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Sportsturf student research highlights recruitment challenges in sector

Thursday 1 Jul 2021

A University Centre Myerscough sportsturf degree student has published research into the recruitment and skills challenges currently facing the sector.


Amy Sullivan is undertaking a BSc programme in sportsturf, while working on the grounds staff at Whitgift School, in London.

Writing in Pitchcare magazine, Amy has highlighted the fact that the industry is facing a recruitment and skills crisis across all sectors:

A female perspective on the sportsturf industry – recruitment and diversity

The need to increase recruitment levels has been widely acknowledged as has the severe gender imbalance in the industry where only 3% of the UK sportsturf industry is female. A research project was devised to provide a female perspective on the sportsturf industry and to review issues relating to the recruitment of women.

The low level of recruitment of women compared to men into non-traditional industries such as arboriculture and construction can be linked back to historic gender based occupational segregation where manual industries are predominantly male dominated (He et, al., 2019). Research in the arboriculture industry concluded that women enjoy working in the arboriculture industry and that discrimination doesn’t drive them away from the industry. Sadly, there has been no research undertaken regarding women in the sportsturf industry beyond a count of how many there are (Kuhns, Blagg and Blahna, 2002).

Three different surveys were circulated through social media; the response groups were anyone who works in the industry, women who work in the industry and managers of women. The surveys generated an impressive response with 526 people.

1st survey - How does recruitment into the sportsturf industry differ for men and women?

Surprisingly, there were no statistically significant differences between male and female responses in a variety of recruitment factors such as the age they entered the industry, how they became involved and how they initially became interested in it. This shows that current recruitment practices are not influenced by gender.

There were two interesting statistics that apply more to recruitment generally; 80.1% of respondents had no prior connection to the industry either through a friend or family member. So, it can be inferred that young people are becoming aware of the industry without a prior personal connection to it. By far the smallest number of respondents, only 2.1%, said they had become involved in the industry through school or careers guidance with many women and managers commenting that non-traditional industries, such as this are either unknown or just not pushed as careers.

2nd survey - What particular challenges do women face in their careers in the sportsturf industry?

The reasons for the gender disparity started becoming apparent in the results of the second survey where women highlighted gender stereotypes and perceptions as strong barriers to young women entering the industry. Whilst some of these attitudes came from the older, more traditional or conservative generation, most of the stereotypes and perceptions about the industry and women working in it came from outside the industry itself.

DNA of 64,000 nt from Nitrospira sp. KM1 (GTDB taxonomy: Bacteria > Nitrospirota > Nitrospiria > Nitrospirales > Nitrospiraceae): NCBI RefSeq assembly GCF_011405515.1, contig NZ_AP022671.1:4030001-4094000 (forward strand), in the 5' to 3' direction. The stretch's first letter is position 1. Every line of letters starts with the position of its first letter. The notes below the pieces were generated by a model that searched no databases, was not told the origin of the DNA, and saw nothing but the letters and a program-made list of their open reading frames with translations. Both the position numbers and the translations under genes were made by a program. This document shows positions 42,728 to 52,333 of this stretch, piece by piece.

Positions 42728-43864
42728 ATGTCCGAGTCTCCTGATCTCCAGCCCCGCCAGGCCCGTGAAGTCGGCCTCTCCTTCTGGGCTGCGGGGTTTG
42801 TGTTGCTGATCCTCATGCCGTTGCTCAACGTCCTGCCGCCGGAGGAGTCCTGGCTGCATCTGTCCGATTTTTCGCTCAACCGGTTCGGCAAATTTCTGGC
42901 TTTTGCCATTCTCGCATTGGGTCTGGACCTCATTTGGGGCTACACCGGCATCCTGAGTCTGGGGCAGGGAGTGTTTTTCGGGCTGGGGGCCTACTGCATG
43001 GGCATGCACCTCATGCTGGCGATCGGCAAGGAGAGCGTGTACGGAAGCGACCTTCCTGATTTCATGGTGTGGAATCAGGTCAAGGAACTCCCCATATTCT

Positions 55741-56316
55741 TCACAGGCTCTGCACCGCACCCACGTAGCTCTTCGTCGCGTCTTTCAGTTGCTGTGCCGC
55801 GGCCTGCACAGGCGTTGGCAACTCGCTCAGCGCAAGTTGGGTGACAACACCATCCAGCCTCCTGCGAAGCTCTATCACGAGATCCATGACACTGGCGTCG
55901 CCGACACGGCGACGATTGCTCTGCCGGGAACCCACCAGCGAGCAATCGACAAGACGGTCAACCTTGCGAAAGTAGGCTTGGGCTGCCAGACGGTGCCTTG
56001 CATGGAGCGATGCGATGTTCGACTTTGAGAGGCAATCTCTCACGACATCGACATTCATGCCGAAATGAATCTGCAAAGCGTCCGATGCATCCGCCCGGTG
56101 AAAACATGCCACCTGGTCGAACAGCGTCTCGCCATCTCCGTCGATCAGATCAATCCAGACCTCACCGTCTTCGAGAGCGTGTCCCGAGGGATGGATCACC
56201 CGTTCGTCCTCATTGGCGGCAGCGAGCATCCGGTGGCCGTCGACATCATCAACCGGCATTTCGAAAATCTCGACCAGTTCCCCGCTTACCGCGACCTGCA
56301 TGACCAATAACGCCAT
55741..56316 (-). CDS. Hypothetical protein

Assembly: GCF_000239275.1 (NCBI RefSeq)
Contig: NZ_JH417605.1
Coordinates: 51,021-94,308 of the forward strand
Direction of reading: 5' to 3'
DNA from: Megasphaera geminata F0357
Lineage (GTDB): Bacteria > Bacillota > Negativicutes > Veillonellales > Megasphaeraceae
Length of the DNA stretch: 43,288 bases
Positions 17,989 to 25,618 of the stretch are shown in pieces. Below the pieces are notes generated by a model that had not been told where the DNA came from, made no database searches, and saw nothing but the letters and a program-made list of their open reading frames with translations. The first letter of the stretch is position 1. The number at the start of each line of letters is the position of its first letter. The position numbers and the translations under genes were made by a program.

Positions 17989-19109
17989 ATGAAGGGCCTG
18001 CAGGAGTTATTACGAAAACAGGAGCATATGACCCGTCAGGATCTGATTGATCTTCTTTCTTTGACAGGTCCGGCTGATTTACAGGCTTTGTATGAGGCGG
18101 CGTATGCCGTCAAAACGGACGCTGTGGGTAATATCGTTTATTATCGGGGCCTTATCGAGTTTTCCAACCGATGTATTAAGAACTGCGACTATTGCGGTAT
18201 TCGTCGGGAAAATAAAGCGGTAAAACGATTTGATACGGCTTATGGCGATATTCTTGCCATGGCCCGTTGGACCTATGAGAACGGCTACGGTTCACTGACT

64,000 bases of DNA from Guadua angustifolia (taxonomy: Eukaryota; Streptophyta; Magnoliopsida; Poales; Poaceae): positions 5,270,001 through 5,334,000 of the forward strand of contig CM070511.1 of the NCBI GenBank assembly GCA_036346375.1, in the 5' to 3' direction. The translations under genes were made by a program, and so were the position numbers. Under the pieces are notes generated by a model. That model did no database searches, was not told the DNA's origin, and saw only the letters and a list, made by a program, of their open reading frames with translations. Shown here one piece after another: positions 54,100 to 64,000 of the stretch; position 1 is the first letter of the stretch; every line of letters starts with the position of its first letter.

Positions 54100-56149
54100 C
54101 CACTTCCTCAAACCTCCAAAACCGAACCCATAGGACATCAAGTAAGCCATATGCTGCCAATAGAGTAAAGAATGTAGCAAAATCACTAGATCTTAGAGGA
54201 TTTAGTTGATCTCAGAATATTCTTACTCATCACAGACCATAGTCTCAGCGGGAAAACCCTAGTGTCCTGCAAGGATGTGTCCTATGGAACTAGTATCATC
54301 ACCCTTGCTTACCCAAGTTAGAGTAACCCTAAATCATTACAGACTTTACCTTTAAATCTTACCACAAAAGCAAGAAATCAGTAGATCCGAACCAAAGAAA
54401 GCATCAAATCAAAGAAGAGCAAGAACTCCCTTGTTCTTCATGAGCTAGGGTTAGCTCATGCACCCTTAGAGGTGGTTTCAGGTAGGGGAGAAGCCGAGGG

Nearly all the women stated that the industry being so male dominated could be intimidating and left some feeling lonely or isolated.

3rd survey - What could be done in the future to encourage more female recruitment into the sportsturf industry?

The answer to this question is not quite so simple. The gender perceptions and stereotypes that exist regarding women working in manual or non-traditional industries are founded in societal gender notions. Although these are slowly changing, there is little that the industry could do to effect change in this area. Instead, disproportionately highlighting the women who do work in the industry to encourage female representation and normalise women in the industry was suggested by both women and managers as a feasible action.

Next Steps

Despite all the revelations relating to gender, it was suggested that it is the perception of the industry by the general public which needs the most improvement in order to increase recruitment. Research into the exact perceptions of the industry would be beneficial before targeted marketing and recruitment campaigns are undertaken. In terms of recruitment campaigns, it was shown that schools and careers guidance is a ‘weak’ area for recruitment, and this is where industry bodies and organisations could work to increase industry awareness. However, raising the profile of the industry is also important as many participants said that sportsturf is unknown to the general public and needs to step out from ‘behind the scenes’ in order to be recognised. It is also difficult to present a career in sportsturf as a viable and rewarding career when there is no clear educational pathway from apprenticeships to degree level and few opportunities to undertake study at land-based colleges.

There is a lot of work to be done to raise awareness of the women who work in the sportsturf industry and raise the profile of the industry in general. However, it is essential to make changes to educational pathways and career progression in order to present a career in sportsturf in the best light. The sportsturf industry will struggle to change the lingering societal gender perceptions of ‘man’s work’ and ‘women’s work’ but it does have the ability to change the perception of the industry itself.

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